I have a paper that is accepted and published in a journal. After it was accepted I realized that some of the errors were calculated in a wrong manner and hence they appeared around 1.5 times smaller in the paper (this was due to a wrong advice that my advisor gave me). I was busy at the moment however later, when the paper was published, I managed to recalculate the errors and realize their difference. I told my supervisor about it and sent the new results to him. Although he seems to admit that his advice was wrong he is opposing my idea to send an erratum to the journal. Here is his argument:

  • The differences are minimal and do not change the conclusion or the main point of the paper. (Although the actual errors are 1.5 times the reported ones, they are still small because the reported ones are small too)
  • We have to change many parts of the paper and not only one place.
  • It will put us and the journal in a bad situation.
  • I am neither the first person nor the last person who has done a mistake in his paper.
  • Our code and dataset are public.

I have had serious arguments with my supervisor in the past. The last time it got to the point that he ordered me to do as he says. This makes me worried if I push him harder I will ruin my relationship with him.

What are your thoughts about this situation? What is the right thing to do in your opinion?

  • 2
    Could you just post an update on your webpage? In this kind of situation (Eg sign errors that don’t affect the results) I would fix the arxiv version and not submit an erratum, but in non-arxiv fields I’m not sure what to suggest. Dec 10, 2019 at 19:23
  • These concerns read like an intellectual bancruptcy on your advisors side. Admitting an error and publishing an erratum makes you look good. Bad case of impostor syndrome, afraid that people notice he`s not a genius after all?
    – Karl
    Dec 10, 2019 at 23:50
  • @Karl Could be like that. It could be also that he is worried that he will have less chance in publishing in the journal in the future. However for me the important thing is to know what I am supposed to do in this situation.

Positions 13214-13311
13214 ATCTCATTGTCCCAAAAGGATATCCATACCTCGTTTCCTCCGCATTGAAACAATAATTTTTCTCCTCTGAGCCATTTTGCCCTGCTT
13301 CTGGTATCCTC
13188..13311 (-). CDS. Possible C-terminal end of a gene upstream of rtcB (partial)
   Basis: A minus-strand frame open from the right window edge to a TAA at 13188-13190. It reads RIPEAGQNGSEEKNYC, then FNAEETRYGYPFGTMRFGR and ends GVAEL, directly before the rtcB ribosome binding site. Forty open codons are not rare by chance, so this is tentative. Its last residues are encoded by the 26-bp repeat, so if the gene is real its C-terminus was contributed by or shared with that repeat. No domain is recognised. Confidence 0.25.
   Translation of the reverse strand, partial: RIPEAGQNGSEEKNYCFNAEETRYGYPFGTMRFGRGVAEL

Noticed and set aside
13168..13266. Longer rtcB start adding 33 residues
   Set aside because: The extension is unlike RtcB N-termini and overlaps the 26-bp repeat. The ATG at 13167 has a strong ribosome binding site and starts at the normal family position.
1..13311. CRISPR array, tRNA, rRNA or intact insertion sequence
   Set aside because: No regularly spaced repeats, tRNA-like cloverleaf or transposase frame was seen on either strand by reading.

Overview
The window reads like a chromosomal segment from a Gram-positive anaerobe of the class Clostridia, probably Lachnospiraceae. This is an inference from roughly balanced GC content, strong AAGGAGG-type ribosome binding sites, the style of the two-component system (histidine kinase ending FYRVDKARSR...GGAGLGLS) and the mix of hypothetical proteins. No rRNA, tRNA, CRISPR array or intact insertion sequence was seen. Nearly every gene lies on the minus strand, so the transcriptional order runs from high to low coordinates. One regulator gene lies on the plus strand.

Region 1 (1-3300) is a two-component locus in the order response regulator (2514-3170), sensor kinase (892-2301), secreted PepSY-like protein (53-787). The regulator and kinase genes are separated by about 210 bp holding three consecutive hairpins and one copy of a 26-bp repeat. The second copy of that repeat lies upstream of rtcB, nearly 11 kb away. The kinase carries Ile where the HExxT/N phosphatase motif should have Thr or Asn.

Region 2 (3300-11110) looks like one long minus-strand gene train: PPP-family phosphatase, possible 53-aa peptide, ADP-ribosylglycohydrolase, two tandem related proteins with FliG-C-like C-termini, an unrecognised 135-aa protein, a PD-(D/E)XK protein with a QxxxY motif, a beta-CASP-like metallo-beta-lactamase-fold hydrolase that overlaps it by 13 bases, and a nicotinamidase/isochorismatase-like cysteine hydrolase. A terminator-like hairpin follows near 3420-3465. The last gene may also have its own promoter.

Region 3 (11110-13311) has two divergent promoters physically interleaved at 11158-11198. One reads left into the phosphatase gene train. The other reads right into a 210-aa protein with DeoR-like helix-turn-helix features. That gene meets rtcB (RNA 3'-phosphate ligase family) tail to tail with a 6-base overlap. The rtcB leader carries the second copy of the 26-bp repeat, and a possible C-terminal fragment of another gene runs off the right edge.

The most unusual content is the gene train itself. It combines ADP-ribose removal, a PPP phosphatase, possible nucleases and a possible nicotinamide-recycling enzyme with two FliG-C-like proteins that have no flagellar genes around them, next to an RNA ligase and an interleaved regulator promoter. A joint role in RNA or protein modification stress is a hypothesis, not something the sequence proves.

– Didami
    Dec 11, 2019 at 8:25
  • That would only make some sense if this is the third paper in a row from your advisor that needs an erratum. Complete nobrainer, but nevermind. Is the derivation of the error calculation written down in there, or just the results? In the latter case, I would indeed say forget it. No sense in writing an erratum just to make a few error bars a bit longer.
    – Karl
    Dec 11, 2019 at 19:36
  • @Karl No, it is just the final numbers. In fact we have not detailed how exactly the errors are calculated.
    – Didami
    Dec 12, 2019 at 8:49

2 Answers 2


You said the error is small. Therefore the need for an erratum is small as well. Ideally you would publish the erratum, but if you have more important things to do, that is understandable.

  • As I said in the question the actual errors are 1.5 times the reported ones. However their absolute value is still small.
    – Didami
    Dec 11, 2019 at 8:27

Don't argue with your supervisor. It's not worth it.

  • Your supervisor is likely a much more experienced academic than you, so his judgment of the situation is more likely to be accurate than yours.
  • As mentioned, the differences are minimal.
  • A good relationship with your supervisor will be very, very helpful in graduating.

Given that you have little to gain, there's no reason to hurt your relationship even more.

  • 4
    "Your supervisor is likely a much more experienced academic than you, so his judgment of the situation is more likely to be accurate than yours." Clearly not true in this case. Dec 10, 2019 at 19:50
  • I admit that he might be considering things that I might not know about.
    – Didami
    Dec 11, 2019 at 8:38
  • @AnonymousPhysicist I think it's courageous to draw that conclusion based on a secondhand description. Not saying you're wrong, but I'd say the null hypothesis is that it's true.
    – Allure
    Dec 11, 2019 at 9:13
  • @user74315 True, but then he should better explain these things to you. Dec 11, 2019 at 10:11
  • 1
    I think this advice is good in general, but you should probably have a talk (just a talk, not a whole process) with someone else experienced in your field to confirm that these errors are indeed not such a big matter. Trust your supervisor, but tactfully verify.
    – ObscureOwl
    Dec 11, 2019 at 10:13

You must log in to answer this question.

Not the answer you're looking for? Browse other questions tagged .